Written by Dave Thomas
We hate discomfort. It forces us to internalize some things we may suck at, and in a societal pace that is only getting faster, we do everything we can to “hack” success, bypass the struggle and get ourselves to the podium immediately. If it doesn’t work, we usually stop and go do something else, very rarely forcing ourselves to deal with adversity or the realization that, “Holy shit. I am bad at this”.
There’s benefit to being bad, especially if you ever want to be good.
Gym, business, job, relationships. We’re all guilty of it in some capacity.
The end result is that we decreasingly have the ability to cope with the growth process on the way towards success, and we look for hacks.
If it’s not now, we rarely chase it.
We are very quick to toss “expert” or “professional” on our tagline when in reality, it’s perfectly okay to be “novice” or “amateur”. In fact, I believe that people will respect you more for your self-awareness to realize you don’t know everything.
The growth and the journey are not only where all the fun lies, but it’s where all of the lessons lie, too.
I think this especially rings true in the fitness industry and wanting to achieve a brand before we obtain the knowledge.
My career has taken time, but it’s been filled with necessary lessons and skill developments that I would have learned no other way.
In 2009, I started out as a personal trainer with zero clients. Facebook was still new. Instagram, Snapchat and whatever else didn’t exist so I ran ads through Craig’s at $30 a pop, which was a ton of money to me then.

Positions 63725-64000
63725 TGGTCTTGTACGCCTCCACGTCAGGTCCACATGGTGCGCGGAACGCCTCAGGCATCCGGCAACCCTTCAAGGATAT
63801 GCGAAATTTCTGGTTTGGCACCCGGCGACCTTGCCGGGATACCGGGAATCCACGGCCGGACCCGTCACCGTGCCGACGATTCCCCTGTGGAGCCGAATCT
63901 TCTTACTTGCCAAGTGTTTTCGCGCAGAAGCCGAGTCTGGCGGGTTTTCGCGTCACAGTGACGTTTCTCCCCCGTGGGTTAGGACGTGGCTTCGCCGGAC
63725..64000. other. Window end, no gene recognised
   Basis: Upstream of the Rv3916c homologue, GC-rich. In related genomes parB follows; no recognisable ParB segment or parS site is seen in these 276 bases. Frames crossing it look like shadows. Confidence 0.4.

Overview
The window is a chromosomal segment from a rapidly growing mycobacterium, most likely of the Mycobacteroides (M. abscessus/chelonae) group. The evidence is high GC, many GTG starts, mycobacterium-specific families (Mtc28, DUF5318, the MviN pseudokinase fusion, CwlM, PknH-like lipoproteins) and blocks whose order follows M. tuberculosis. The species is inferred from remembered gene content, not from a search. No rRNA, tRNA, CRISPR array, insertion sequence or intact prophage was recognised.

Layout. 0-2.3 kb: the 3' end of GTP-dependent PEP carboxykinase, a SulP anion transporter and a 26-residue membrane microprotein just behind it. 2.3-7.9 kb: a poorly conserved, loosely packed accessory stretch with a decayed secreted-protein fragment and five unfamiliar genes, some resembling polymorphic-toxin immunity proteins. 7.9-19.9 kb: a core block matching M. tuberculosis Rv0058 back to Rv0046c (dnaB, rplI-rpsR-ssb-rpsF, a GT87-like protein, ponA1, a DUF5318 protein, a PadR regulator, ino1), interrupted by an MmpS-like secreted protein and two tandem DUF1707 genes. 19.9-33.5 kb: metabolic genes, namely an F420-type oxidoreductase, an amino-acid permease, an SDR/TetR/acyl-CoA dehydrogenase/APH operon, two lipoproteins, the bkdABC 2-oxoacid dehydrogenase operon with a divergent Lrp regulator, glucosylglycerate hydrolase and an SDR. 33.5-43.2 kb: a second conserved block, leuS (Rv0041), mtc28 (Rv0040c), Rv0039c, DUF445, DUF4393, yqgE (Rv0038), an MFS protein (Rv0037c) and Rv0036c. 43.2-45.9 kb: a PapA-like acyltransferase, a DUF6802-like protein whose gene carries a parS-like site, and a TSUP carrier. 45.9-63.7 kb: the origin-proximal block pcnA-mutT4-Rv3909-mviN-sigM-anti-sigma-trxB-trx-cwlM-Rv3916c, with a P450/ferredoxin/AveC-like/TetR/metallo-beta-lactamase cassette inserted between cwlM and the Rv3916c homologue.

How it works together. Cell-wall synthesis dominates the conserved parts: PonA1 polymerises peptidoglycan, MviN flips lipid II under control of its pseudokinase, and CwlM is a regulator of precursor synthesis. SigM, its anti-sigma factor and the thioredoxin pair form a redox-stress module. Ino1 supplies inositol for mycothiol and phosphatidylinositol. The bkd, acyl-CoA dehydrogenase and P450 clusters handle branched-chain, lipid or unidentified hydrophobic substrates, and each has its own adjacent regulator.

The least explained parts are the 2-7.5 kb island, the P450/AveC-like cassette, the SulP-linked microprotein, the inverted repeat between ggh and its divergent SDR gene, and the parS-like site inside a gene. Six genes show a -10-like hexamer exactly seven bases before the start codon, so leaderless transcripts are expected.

I picked up one client, then after a few months, he referred another.
Holy shit. Two clients!
This process repeated itself at a reasonable enough rate for one year that I had enough clients to start a second phase of that business, a boot camp.
One year after that, I partnered with Pritz to open our first Performance360 Gym in 2011. Still before social media is what it is today so we relied on walking on foot to put flyers on doors and cars. For three years, we hustled and grew and we barely paid ourselves enough money to make ends meet.
Now, seven years after my first client we are beginning to see the hard work manifest into something.
Today, I see people open a gym who have never been a coach or trained people.
We want to throw four hundred on the barbell in month three, we want to test out of beginner classes as fast as humanly possible because heaven forbid, we have the internal discussion with ourselves that we’re beginners.
One thing a former teacher of mine, Spencer Aiken, instilled in me during my first days of classes was, “Never call yourself an expert. I’ve been in this business twenty years and I still don’t know everything”.
Perhaps it doesn’t have to take you years like it did me, and there are certainly others out there who have achieved more in less.
If get rich and famous quick is what you’re after, godspeed. There’s certainly ways to do that in today’s marketing landscape.
I just know that every single step along the journey of Performance360 was absolutely critical to the next, and that there’s no possible way we could have evolved into where we are today without every single one of them.
There’s nothing wrong with eagerness to begin doing well quickly. However, when we skip the struggle, we skip all of the learning that comes with desperation and grind.
I have kept my original kettlebell as part of our equipment stock because every time I see it, I am reminded of all that has come before where we are now and that there is no hacking the process.
That for anything that I wish to achieve, I better be ready to struggle to obtain it.
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